What is your broker calling you behind your back?

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Greg Smith, the former head of Goldman Sachs’ European derivatives desk took out his former employer with the efficiency of a hitman. His op-ed piece in the NY Times titled,“Why I Am Leaving Goldman Sachs”, took aim at not only the culture of the firm but CEO Lloyd Blankfein. The article contained a number of salacious anecdotes but the most brazen was that on five different occasions he heard Managing Directors call their clients “Muppets”. Clearly, what they meant to say is that their clients were puppets and would buy anything being sold or pushed to them by the brokers at Goldman. In my view, the almost hostile way in which Goldman treats its clients is not atypical among Wall Street firms. On any given trading day you’ll probably here worse names being used to refer to clients on Morgan Stanley’s or Deutsche’s trading desk. I think the attitude towards customers is endemic to Wall Street, what was surprising was how Greg Smith chose to air out his grievances publicly. Barry Ritholtz at the Big Picture takes a similar view. My first real job in college was working at a small brokerage firm called Dean Witter, which was subsequently bought out by Morgan Stanley. It was my first real lesson that a retail broker is in no way looking out for your interest as a client. His first and primary goal is to make a sale. A broker doesn’t care whether you make or lose money as long as you are trading through him. Even as a professional investor that had institutional sales coverage from all the major wall street firms, I never forgot that lesson I learned early on in my career. However, I can’t claim that my institutional salesmen didn’t provide value. A few whom I trusted did truly attempt to provide me with beneficial advice and investment recommendations, because they took the long-term view that building a client relationship was more important than just a single trade. Unfortunatley, based on my experience the professionals who took this view proved to be the exception and not the norm.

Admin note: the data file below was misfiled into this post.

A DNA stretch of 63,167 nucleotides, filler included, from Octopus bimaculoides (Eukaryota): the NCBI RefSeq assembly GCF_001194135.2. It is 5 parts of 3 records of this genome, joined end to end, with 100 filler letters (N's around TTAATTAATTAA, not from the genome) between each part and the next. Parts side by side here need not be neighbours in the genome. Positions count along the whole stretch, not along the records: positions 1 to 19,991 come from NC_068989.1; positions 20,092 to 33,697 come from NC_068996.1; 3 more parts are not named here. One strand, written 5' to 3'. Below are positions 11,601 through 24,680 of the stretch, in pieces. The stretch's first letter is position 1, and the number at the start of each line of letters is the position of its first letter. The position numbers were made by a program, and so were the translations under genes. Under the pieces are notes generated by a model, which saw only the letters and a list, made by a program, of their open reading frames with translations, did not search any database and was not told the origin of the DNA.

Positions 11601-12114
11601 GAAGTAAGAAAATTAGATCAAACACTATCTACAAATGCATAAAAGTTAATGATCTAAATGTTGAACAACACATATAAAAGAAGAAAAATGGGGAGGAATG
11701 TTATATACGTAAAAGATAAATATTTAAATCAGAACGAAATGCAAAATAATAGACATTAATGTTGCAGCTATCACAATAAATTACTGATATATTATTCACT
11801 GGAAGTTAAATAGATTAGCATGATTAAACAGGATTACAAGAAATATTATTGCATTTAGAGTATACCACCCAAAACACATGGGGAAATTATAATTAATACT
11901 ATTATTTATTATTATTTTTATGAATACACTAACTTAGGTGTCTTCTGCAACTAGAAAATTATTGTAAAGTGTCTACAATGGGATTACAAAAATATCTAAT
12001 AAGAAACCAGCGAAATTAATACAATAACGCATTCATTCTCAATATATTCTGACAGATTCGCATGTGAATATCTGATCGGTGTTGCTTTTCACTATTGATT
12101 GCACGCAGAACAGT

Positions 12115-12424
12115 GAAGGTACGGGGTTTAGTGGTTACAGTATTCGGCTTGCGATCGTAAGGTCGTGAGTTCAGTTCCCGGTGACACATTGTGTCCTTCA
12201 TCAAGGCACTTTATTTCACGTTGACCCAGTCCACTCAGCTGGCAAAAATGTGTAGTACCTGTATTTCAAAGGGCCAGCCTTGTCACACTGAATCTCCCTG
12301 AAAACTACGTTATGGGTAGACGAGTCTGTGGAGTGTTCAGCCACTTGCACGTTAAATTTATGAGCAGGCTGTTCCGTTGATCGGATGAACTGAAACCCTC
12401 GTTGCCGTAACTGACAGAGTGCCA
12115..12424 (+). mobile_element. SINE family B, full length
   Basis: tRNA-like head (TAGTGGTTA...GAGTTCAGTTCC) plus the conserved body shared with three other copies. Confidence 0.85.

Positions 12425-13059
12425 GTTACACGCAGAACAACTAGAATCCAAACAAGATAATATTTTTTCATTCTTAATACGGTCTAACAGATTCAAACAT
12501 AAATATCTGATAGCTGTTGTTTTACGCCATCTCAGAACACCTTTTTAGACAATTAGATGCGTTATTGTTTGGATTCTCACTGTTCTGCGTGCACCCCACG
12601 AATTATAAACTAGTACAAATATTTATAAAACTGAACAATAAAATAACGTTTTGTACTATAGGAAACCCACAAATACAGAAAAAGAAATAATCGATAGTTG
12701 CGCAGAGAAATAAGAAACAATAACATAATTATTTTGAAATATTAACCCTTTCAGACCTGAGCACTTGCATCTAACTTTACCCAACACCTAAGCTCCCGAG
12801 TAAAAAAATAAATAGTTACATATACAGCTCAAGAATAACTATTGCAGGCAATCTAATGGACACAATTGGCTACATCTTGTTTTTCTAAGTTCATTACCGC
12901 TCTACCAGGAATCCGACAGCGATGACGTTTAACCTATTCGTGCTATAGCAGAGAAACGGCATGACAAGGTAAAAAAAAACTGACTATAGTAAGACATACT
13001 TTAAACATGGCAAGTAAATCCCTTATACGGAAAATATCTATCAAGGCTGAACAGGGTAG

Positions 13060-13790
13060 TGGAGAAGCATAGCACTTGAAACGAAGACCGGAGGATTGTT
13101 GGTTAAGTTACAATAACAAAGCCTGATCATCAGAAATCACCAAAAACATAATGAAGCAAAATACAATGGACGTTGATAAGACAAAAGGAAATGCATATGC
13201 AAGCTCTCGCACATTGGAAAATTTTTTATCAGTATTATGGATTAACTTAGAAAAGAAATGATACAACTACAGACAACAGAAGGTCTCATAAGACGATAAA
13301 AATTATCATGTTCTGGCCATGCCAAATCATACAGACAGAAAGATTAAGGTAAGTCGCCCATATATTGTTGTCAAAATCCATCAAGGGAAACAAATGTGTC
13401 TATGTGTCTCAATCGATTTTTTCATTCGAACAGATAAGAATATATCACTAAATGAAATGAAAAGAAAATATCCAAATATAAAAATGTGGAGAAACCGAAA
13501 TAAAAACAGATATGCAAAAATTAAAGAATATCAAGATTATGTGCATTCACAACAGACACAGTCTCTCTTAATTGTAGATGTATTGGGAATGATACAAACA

I’m bringing up this point to emphasize that at the end of the day only you as an invidual are responsible for managing your money as a retail investor. You should always view any recommendations made by your broker with skepticism because your interests are not aligned. Your broker will make money when you both buy and sell a security. Whether you make money or lose money doesn’t matter becuase he gets paid either way. Thus, his incentive is to increase your trading. Part of the reason why I chose to launch the Value Investing India Report was to provide unbiased stock research for investors. I only get paid on the basis of my stock recommendations. Thus, I have every incentive to make sure that I make accurate calls otherwise there would be no way I would be able to retain clients. My interests are aligned with my subscribers because I want to build a long-term relationship and have no way of monetizing on your trading activity. At the end of the day you must choose your investment advisor wisely and ensure that your interests are aligned.

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